The Alliance Party is urging the Minister for the Environment Alex Attwood MLA to introduce a tax after its research found that removal costs in some city centers amounted to tens of thousands of British pounds each year.
Appeals to Northern Ireland Assembly
Alliance MP Naomi Long said: "After thoroughly researching the matter it remains unclear whether Northern Ireland Assembly would have the power to raise a specific levy on Chewing Gum products to cover prevention and clean-up costs."
“I have therefore tabled a question to HM Treasury in an effort to establish if any legal basis exists for a tax and, if not, whether Northern Ireland can be offered a place at the Action Group table."
Alliance councillor Andrew Muir added: “No longer should chewing gum companies be able to cream a nice profit each year whilst rate payers suffer the financial burden of removal.”
The Alliance Party holds 8 seats out of 108 in the Northern Ireland Assembly and has one MP in the British House of Commons.
Bangor Town Center - £16,000 ($25,000)
Holywood Town Center - £6,000 ($10,000)
Its calls come shortly after the Welsh Assembly rejected a 5p chewing gum levy in Wales. See HERE.
Wrigley on gum taxes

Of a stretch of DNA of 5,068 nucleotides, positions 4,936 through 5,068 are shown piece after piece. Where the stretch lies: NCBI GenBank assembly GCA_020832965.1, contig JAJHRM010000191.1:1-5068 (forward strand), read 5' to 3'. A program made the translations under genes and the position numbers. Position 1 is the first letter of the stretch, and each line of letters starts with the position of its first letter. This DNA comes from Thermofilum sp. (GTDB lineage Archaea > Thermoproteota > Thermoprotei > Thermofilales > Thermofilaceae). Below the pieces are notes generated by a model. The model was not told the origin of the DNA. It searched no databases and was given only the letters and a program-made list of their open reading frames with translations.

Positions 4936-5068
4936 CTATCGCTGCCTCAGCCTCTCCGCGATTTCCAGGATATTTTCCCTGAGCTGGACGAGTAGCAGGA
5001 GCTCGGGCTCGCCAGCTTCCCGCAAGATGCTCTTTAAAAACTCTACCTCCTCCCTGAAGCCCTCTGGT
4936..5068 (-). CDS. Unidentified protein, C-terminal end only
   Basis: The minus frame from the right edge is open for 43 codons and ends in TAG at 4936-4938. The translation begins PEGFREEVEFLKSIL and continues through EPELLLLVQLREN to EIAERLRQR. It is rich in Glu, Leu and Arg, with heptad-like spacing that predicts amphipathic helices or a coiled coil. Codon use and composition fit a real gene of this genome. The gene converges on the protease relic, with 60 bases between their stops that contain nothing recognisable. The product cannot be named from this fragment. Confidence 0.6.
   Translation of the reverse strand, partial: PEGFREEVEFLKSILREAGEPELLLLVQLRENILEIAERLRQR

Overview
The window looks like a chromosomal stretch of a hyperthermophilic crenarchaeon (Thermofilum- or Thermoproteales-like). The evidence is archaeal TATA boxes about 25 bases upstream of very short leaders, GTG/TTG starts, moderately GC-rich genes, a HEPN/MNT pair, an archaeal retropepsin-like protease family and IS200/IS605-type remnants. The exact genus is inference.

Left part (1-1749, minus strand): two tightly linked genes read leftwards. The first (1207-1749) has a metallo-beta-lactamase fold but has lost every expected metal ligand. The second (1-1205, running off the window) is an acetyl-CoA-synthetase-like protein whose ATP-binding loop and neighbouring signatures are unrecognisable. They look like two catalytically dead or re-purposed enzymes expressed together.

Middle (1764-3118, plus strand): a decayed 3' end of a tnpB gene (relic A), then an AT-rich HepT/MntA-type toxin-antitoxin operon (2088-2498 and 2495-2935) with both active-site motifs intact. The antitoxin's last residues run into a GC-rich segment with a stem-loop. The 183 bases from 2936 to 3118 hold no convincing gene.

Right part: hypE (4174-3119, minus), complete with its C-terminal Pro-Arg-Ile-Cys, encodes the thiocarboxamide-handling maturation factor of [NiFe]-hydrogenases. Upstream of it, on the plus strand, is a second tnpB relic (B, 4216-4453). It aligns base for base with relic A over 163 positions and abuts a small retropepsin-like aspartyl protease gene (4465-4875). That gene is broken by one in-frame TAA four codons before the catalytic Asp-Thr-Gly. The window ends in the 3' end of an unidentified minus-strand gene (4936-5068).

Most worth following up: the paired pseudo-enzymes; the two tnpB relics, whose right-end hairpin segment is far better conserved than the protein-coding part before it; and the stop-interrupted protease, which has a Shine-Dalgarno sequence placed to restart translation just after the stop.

Leading gum manufacturer Wrigley opposes gum taxes and favors awareness raising campaigns to combat littering.
It has an ongoing education campaign in Northern Ireland and recently extended its ‘Litter Less’ education program to ten new countries.
The Mars-owned company previously thwarted a gum tax in the Republic of Ireland in 2005 through its lobbying efforts.
Wrigley’s three-year $3.1m Litter Less program is now present in 25 countries.
The Republic of Ireland is not among the recipient countries, although Wrigley previously campaigned in the state.
The industry has been looking at other ways to combat gum littering, including gums that degrade quickly on pavements. UK firm Revolymer has launched one such gum with its Rev7 brand and major players Wrigley and Mondelez are considering their own disintergrable gums. See HERE.